Discussion topic and access details to be confirmed.
Webinar hosted by Roger Wilkinson with Adele Pavlidis, Catherine Palmer & Suzanne Schrijnder each presenting on their area of expertise to the topic, 'Sport, leisure and the newnormal: sociological insights for developing an agenda for change'. December 10, 12:30pm - 1:30pm AEST, via Zoom. Access details to be confirmed.
Phillip Wadds, Nicholas Apoifis, Susanne Schmeidl and Kim Spurway. (Eds.). (2020). Navigating Fieldwork in the Social Sciences: Stories of Danger, Risk and Reward. Springer Nature: Cham, Switzerland. DOI: 10.1007/978-3-030-46855-2
Our warm congratulations is extended to member Kim Spurway; this is Kim's first book.
| |This edited collection of first-person stories about risk in the field offers an arsenal of practical examples where fieldworkers have attempted to negotiate the complexities and risks of field research. Field research can be a risky and dangerous journey where the line between safety and danger can be crossed in quick time, often with little warning. These risks manifest in diverse and novel ways. They can be physical and psychological, ephemeral and enduring. They can impact the researchers, participants, collaborators and interviewees. Indeed, they can condition the very foundation of our processes of knowledge production. Fieldwork is no small stakes game. Covering research from Afghanistan, Chad, DR Congo, Greece, the Horn of Africa, Iraq, Laos, Lebanon, Palestine, India, Indonesia, Mexico, The Netherlands, Vietnam and Australia, each chapter highlights diverse, eclectic, raw and vulnerable narratives about risks experienced before, during and after the conduct of this research. This book is of great value to inexperienced and experienced fieldworkers alike. Read on...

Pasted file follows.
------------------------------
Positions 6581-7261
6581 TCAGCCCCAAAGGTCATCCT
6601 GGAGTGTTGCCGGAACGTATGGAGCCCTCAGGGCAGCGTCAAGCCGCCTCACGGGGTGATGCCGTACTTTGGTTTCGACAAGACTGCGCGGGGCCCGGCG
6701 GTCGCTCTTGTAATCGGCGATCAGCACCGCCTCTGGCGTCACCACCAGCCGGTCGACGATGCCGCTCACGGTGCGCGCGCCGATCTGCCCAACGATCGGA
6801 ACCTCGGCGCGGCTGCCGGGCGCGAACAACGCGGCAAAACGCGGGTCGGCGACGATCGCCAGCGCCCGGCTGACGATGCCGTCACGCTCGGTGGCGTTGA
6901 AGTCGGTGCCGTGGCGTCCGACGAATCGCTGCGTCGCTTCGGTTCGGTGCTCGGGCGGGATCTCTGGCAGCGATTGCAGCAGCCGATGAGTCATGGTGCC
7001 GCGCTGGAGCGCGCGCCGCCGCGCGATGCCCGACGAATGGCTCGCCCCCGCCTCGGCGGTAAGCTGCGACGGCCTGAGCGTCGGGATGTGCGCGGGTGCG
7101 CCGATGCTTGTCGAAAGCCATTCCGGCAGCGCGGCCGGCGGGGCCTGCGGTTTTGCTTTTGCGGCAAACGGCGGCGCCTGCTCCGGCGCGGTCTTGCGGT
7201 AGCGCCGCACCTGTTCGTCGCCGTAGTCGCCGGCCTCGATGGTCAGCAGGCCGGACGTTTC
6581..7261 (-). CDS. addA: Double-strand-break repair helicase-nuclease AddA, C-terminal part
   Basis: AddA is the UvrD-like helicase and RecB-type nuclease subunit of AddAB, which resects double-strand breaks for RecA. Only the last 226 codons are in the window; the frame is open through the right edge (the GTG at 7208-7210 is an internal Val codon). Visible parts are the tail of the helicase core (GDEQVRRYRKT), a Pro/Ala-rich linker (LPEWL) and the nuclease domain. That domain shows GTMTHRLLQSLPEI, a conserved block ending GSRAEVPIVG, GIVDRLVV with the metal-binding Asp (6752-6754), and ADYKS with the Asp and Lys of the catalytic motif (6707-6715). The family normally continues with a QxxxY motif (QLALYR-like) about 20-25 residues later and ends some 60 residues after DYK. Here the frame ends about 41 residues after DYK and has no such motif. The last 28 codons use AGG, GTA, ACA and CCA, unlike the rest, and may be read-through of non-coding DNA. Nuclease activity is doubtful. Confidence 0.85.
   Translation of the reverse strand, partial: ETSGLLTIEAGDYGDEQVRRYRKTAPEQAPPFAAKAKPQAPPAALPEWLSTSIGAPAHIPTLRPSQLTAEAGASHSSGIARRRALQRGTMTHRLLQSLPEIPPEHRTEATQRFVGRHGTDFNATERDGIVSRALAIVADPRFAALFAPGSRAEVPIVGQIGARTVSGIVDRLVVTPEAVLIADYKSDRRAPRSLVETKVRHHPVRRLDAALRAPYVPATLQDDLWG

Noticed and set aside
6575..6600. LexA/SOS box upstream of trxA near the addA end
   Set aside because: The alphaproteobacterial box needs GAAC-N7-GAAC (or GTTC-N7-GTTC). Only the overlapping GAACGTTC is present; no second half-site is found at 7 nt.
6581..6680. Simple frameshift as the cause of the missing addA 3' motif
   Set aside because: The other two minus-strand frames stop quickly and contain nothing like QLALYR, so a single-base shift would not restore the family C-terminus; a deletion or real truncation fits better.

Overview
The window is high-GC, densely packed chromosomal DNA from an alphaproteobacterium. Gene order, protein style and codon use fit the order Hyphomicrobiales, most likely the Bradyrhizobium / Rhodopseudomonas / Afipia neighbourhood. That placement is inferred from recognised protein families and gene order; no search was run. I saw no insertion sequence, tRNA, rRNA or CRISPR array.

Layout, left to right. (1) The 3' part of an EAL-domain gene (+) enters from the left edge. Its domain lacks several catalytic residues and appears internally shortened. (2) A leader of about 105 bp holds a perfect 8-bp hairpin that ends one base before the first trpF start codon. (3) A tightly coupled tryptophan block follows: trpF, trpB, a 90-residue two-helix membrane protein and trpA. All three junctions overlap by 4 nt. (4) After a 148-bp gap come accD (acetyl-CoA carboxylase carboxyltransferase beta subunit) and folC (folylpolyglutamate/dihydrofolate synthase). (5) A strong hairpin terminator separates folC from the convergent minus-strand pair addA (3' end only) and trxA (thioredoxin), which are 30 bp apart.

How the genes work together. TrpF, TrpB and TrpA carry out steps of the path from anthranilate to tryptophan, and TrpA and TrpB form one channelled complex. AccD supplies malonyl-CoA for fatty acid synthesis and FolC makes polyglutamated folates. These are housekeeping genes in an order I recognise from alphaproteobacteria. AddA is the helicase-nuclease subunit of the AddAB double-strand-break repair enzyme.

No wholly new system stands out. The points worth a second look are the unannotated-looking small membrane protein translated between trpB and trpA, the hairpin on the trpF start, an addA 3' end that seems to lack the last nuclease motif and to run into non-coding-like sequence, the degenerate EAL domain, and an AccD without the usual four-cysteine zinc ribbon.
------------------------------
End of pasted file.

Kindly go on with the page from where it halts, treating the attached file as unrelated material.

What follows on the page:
| |Couch, DL, O'Sullivan, B, Malatzky, C, 2020. What COVID‐19 could mean for the future of “work from home”: the provocations of three women in the academy, Gender, Work & Organization. doi: 10.1111/gwao.12548